5 Thoughts Miami Beach: Memphis 55, BYU 48 2OT

    Dec. 22 Miami Beach Bowl Memphis 55, BYU 48 2OT And You Care Because … In the second overtime, Memphis took the lead on a Paxton Lynch 11-yard touchdown

    December 22, 2014

    Dec. 22 Miami Beach Bowl
    Memphis 55, BYU 48 2OT
    And You Care Because … In the second overtime, Memphis took the lead on a Paxton Lynch 11-yard touchdown pass to Roderick Proctor, and BYU couldn’t answer as Christian Stewart’s pass was picked off by DaShaughn Terry on the second play of the Cougars’ attempt. Lynch forced overtime on a five-yard touchdown pass to Keiwone Malone on fourth down with 45 seconds to play in regulation, and after BYU’s Trevor Samson hit a 45-yard kick in the first overtime, MU’s Jake Elliott answered with a bomb of a 54-yard field goal to force the second OT. It was a wild back-and-forth shootout all game long with Stewart throwing three touchdown passes and Lynch four, but the two quarterbacks also made a slew of big mistakes with the teams combining for nine turnovers including a 19-yard pick six from BYU’s Zach Stout for a seven-point lead with just under eight minutes to play. Good field position led to the late Memphis touchdown to force overtime. 
    What Else? Memphis QB Paxton Lynch completed 24-of-46 passes for 306 yards and four touchdowns with three interceptions, and ran 13 times for 38 yards and three scores 
    – BYU QB Christian Stewart completed 23-of-48 passes for 348 yards and three touchdowns with three picks
    – Fourth down conversions: Memphis 3-of-3 – BYU 2-of-2 
    – Turnovers: Memphis 5 – BYU 4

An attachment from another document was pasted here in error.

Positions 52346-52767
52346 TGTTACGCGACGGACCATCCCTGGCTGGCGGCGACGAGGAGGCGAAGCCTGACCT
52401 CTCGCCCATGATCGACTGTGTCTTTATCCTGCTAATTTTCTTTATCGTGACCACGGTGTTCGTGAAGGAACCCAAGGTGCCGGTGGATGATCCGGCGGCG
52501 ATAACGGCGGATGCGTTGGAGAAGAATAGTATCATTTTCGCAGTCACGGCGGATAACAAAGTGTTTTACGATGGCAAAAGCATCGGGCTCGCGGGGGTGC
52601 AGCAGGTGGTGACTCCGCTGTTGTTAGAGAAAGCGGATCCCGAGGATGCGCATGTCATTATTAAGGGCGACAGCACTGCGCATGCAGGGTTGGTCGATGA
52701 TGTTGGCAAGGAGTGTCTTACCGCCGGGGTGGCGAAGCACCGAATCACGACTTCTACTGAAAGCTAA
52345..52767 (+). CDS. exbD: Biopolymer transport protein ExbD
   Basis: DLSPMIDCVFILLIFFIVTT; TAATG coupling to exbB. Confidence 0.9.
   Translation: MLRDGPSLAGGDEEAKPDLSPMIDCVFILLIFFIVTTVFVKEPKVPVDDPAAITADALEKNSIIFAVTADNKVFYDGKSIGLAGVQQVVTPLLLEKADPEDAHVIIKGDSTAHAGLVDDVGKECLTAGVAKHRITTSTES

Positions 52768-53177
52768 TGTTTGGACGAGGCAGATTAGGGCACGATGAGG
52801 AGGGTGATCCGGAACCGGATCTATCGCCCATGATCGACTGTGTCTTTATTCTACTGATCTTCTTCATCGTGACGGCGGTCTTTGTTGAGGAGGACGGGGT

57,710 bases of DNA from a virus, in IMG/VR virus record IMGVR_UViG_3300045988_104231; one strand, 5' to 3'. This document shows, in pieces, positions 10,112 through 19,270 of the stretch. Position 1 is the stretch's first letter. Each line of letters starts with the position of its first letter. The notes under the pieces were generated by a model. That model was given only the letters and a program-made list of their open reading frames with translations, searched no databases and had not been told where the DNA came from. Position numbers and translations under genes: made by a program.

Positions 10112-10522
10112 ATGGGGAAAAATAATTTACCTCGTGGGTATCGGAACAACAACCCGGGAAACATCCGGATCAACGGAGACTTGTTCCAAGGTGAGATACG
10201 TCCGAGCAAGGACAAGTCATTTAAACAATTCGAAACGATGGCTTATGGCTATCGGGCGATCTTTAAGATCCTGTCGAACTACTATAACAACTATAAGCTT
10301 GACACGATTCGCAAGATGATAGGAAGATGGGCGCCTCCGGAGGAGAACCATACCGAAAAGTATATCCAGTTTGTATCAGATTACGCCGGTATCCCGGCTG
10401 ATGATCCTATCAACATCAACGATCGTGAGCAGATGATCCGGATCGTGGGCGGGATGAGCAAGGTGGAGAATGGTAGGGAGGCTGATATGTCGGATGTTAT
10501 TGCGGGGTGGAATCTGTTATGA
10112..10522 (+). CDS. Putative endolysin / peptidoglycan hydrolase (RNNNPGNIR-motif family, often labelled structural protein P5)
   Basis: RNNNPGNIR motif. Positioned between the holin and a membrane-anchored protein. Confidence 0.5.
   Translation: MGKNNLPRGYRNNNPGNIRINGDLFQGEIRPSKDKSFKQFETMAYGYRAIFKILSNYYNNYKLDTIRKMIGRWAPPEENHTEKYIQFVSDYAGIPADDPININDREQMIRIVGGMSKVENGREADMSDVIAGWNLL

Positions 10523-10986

Game Rating: 

    By Pete Fiutak
    1. Yeah, THAT’S what you want out of an early bowl game. After all the schlock and all of the boredom of an awful first Saturday of bowl games, the Miami Beach Bowl gave the world exactly what it wanted and needed on a Monday afternoon. Forget the empty seats and blow off the inaugural factor of yet another bowl game, this was as clutch and as fun as it gets with big plays on both sides, late heroics, a bomb of a field goal from Jake Elliott to keep Memphis alive, a huge day from Christian Stewart and the BYU offense, and in the end, a massive victory for the American Athletic Conference. Memphis had a good, strong season, and now this seals it. Going 10-3 with a bowl win over a solid, mature BYU team makes the year for the Tigers and helps the conference, but this was fun no matter what. Finally, we got a good bowl game. We needed it. 

    By Rich Cirminiello 
    2. Huge win for Memphis. Pretty poignant for any program currently in rebuilding mode as well. 

    By beating BYU in an overtime thriller, the Tigers furthered their role as one of this season’s symbols of what’s possible. Memphis was on life support as recently as two years ago, mired in its fifth of six straight losing seasons. But deft coaching trumps all, especially at the college level. And Justin Fuente and his staff have done a remarkable job in 2014, leading the Tigers to a 10-win season. That’s 10 wins from a team that hadn’t even finished above .500 since 2007.